PARIS • Defence chiefs from the United States, France, Britain and four other countries met in Paris yesterday to examine ways to build on gains made against the Islamic State in Iraq and Syria (ISIS), including increasing the number of police and army trainers.
"The object of today is to satisfy ourselves that the balance of the campaign is right... and that we can now capitalise on the setbacks Daesh has suffered in Iraq and move on to tighten the noose around the head of the snake in Syria, in Raqqa," British Defence Secretary Michael Fallon told reporters before the meeting. Daesh is an Arabic derogatory acronym for ISIS.
Mr Fallon said the group had lost 25 per cent of the area it controlled in Iraq and 10 per cent in Syria.
US Defence Secretary Ashton Carter said the talks, which also include Germany, Italy, Australia and the Netherlands, were focused on how to accelerate the campaign. This could include an increase in the number of trainers and police who can help hold territory seized from ISIS.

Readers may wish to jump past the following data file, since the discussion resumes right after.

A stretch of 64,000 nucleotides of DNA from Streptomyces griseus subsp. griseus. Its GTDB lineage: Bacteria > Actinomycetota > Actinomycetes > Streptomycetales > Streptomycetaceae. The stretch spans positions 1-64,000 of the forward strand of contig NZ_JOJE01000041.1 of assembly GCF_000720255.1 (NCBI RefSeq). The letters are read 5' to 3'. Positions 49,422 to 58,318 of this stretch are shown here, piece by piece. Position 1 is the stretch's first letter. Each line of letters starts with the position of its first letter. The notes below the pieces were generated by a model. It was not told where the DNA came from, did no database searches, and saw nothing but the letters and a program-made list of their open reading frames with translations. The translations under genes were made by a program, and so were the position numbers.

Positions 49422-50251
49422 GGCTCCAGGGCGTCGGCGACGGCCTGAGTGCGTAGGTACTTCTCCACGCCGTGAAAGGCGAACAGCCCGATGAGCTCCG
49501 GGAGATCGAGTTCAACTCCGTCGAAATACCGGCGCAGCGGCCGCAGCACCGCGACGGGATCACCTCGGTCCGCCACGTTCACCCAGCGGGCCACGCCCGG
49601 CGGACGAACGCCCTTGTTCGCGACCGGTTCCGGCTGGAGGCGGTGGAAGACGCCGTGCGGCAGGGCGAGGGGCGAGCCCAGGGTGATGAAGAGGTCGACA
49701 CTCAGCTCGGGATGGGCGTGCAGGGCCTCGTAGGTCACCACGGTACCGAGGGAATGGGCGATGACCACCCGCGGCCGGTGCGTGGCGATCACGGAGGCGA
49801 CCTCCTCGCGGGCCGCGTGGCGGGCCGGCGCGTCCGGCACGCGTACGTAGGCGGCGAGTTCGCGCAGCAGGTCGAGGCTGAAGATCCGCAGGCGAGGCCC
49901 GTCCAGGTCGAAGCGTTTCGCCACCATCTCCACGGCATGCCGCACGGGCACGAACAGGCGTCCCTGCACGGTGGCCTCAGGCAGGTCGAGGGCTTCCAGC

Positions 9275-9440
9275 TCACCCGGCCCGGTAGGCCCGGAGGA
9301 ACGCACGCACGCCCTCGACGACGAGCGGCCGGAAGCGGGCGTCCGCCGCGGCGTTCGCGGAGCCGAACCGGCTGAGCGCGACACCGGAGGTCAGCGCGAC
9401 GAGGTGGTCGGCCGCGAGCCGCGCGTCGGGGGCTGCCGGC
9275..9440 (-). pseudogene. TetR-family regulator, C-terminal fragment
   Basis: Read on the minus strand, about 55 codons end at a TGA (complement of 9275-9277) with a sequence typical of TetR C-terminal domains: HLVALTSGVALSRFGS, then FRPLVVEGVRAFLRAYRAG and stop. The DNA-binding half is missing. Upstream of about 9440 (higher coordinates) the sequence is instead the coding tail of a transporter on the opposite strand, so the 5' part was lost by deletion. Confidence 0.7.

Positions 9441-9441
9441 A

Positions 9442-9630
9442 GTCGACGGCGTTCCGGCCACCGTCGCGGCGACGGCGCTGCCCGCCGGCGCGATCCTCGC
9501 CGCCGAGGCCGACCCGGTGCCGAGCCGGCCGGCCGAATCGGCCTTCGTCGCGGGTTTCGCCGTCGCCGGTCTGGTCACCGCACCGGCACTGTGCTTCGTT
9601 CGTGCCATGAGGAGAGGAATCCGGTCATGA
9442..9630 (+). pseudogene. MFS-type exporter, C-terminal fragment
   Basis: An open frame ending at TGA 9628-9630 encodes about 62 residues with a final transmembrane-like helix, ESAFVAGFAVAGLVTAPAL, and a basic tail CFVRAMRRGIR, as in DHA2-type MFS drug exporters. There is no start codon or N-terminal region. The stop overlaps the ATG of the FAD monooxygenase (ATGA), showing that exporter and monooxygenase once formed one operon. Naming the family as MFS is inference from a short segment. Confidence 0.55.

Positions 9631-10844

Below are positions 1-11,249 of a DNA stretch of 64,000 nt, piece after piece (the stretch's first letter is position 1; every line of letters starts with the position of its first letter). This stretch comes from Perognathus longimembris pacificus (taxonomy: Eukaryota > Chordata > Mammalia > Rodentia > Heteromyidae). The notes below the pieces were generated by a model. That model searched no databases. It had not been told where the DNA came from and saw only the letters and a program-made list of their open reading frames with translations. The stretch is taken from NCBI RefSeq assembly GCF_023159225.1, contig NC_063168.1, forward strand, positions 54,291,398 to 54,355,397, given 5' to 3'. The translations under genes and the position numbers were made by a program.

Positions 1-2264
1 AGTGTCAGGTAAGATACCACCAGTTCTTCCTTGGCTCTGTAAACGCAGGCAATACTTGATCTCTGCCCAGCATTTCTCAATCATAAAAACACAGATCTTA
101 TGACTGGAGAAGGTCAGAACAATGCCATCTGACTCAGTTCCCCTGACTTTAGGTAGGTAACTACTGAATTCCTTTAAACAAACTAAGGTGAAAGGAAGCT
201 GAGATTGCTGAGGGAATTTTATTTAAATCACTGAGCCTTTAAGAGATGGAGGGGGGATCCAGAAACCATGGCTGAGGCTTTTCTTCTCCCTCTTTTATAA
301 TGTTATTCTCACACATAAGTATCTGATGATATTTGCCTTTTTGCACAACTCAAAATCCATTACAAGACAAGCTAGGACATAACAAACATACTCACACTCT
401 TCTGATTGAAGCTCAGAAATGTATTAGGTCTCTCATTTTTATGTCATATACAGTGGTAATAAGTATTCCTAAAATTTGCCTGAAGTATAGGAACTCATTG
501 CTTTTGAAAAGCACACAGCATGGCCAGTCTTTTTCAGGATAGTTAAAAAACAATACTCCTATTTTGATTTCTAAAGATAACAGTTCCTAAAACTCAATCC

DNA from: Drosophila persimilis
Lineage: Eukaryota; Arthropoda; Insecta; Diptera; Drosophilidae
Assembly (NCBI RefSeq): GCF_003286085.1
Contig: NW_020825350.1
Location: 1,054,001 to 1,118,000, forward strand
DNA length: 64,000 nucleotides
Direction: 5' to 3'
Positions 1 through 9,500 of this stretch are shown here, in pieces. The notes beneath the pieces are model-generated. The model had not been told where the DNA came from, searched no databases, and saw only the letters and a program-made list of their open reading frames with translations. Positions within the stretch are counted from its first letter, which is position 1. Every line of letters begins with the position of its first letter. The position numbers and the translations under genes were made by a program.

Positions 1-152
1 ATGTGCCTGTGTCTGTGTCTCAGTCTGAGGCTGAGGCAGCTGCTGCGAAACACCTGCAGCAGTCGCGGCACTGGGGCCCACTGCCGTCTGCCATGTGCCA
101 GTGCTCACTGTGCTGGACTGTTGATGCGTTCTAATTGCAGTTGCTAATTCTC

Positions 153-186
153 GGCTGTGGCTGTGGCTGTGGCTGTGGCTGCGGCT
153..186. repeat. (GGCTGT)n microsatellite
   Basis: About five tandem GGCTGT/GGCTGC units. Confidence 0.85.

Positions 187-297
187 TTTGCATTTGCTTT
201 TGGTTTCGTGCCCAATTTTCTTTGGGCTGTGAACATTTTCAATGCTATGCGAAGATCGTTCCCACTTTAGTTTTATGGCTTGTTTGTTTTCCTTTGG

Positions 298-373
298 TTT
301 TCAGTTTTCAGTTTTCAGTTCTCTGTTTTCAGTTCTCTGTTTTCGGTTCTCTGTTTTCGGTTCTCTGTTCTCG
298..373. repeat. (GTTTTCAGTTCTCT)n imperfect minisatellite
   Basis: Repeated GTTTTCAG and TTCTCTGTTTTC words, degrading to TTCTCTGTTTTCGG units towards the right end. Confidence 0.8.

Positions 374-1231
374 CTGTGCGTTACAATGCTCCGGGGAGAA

"It's not just about adding more planes, but also trainers to accelerate the speed with which local forces can retake territory against Daesh," a French official said.
No Arab states were at the meeting. Mr Fallon said many Arab allies have been occupied with the Saudi-led campaign against Houthi militants in Yemen, but there would be a meeting withArab ministers in Brussels in the next few weeks.
Mr Carter said he would discuss with his allies how to draw a greater contribution from the SunniArabs, many of whom view the US-backed, Shi'ite-led government in Baghdad with suspicion. They also accuse the United States of not moving firmly enough against Syrian President Bashar al-Assad.
The French official said that while there was pressure to intensify the air effort, the US-led coalition's ability was limited by requirements to avoid civilian casualties.